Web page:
The Washington PostDemocracy Dies in Darkness

Google employees go public to protest China search engine Dragonfly

More than 90 Google employees have joined a petition protesting the company’s plans to build a search engine that complies with China’s online censorship regime. An employee-led backlash against the project has been churning for months at the company, but Tuesday’s petition marks the first time workers at Google have used their names in a public document objecting to the plans.

The existence of the project, code-named Dragonfly, was confirmed by chief executive Sundar Pichai last month. While China has long blocked search queries for what it has deemed politically sensitive material, Pichai said Google could still help Chinese Internet users find other information, such as health treatments, or steer them away from scams.

But the project has drawn critics, who question Google’s corporate values and have raised concerns about the consequences of tech companies cooperating with authoritarian governments.

“Our opposition to Dragonfly is not about China: we object to technologies that aid the powerful in oppressing the vulnerable, wherever they may be,” stated the petition, published on Medium. “The Chinese government certainly isn’t alone in its readiness to stifle freedom of expression, and to use surveillance to repress dissent. Dragonfly in China would establish a dangerous precedent at a volatile political moment, one that would make it harder for Google to deny other countries similar concessions.”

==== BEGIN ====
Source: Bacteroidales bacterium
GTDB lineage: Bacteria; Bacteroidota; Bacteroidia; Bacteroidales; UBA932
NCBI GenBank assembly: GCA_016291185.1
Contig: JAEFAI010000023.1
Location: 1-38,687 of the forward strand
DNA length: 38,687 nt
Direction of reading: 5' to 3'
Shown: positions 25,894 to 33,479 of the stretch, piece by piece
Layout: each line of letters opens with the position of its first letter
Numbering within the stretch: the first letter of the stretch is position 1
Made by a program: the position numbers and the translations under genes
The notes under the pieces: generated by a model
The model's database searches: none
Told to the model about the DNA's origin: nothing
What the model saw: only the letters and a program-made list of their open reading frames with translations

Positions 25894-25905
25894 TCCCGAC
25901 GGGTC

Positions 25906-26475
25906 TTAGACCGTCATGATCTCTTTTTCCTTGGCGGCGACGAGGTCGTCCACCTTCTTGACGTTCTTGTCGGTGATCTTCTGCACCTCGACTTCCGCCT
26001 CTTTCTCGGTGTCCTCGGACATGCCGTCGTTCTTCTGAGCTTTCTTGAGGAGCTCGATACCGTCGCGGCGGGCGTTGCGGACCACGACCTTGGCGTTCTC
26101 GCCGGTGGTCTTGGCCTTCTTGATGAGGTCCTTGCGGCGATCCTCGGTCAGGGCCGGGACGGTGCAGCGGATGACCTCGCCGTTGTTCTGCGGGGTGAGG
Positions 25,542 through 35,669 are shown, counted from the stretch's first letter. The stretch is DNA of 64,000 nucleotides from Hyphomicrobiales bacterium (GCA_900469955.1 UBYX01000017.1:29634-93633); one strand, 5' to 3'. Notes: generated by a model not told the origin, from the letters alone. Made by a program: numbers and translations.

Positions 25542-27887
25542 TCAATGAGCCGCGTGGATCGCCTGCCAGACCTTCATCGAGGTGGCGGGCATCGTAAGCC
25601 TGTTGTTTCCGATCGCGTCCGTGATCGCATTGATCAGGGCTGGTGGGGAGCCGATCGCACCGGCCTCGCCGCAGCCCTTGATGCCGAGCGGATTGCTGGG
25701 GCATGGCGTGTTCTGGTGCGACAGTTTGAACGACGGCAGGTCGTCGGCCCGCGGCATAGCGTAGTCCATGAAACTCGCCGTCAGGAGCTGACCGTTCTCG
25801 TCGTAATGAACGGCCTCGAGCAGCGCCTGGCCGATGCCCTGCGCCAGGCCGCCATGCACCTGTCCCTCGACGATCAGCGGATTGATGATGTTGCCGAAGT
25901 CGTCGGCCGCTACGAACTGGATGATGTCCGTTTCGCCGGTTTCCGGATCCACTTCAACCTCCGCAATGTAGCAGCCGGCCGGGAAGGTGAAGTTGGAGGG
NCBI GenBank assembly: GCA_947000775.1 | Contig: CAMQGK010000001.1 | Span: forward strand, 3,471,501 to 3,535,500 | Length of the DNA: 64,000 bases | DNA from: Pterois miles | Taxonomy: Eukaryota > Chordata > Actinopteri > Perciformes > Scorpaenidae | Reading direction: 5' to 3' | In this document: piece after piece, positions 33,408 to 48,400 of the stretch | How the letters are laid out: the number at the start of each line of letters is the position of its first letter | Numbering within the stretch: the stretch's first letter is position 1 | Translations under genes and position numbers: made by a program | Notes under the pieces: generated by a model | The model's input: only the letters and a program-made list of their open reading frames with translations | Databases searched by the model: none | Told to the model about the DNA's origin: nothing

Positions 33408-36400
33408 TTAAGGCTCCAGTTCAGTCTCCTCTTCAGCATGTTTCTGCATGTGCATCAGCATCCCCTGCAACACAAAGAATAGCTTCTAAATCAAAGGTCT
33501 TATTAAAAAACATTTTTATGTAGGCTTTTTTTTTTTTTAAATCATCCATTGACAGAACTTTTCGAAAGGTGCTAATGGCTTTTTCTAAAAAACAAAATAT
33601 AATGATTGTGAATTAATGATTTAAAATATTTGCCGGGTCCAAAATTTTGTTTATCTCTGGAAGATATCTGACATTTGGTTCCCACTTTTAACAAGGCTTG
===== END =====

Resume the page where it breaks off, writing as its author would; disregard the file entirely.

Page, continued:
Amnesty International, which launched a “day of action” Tuesday protesting Dragonfly, has pushed Pichai to drop the program and issued an open call for people to sign a petition.

“This is a watershed moment for Google,” Joe Westby, Amnesty International’s researcher on technology and human rights, said in a news release. “As the world’s number one search engine, it should be fighting for an Internet where information is freely accessible to everyone, not backing the Chinese government’s dystopian alternative.”

Google did not immediately respond to a request for comment.

Earlier this year, more than 1,400 Google employees signed an internal letter demanding more transparency and accountability on the ethics of company projects, citing Dragonfly as an initiative that was developed without employee input. “Currently we do not have the information required to make ethically-informed decisions about our work, our projects, and our employment,” the letter read.

Pichai has said that Google’s China-compliant search engine is not a done deal. “I take a long-term view of this,” he said during an event hosted by Wired in October. “And I think it’s important for us — given how important the market is, and how many users there are — we feel obliged to think hard about this problem and take a long-term view.”

If Google moves forward with Dragonfly, it could allow the company to reenter China’s online search market after nearly a decade.

But Google’s plans in China have drawn the scrutiny of U.S. lawmakers who have accused the company of being evasive about the prototype search engine. More broadly, the tech industry is facing an intense backlash over its data privacy practices, with some members of Congress proposing legislation that would place new restrictions on how tech companies collect and use customer data.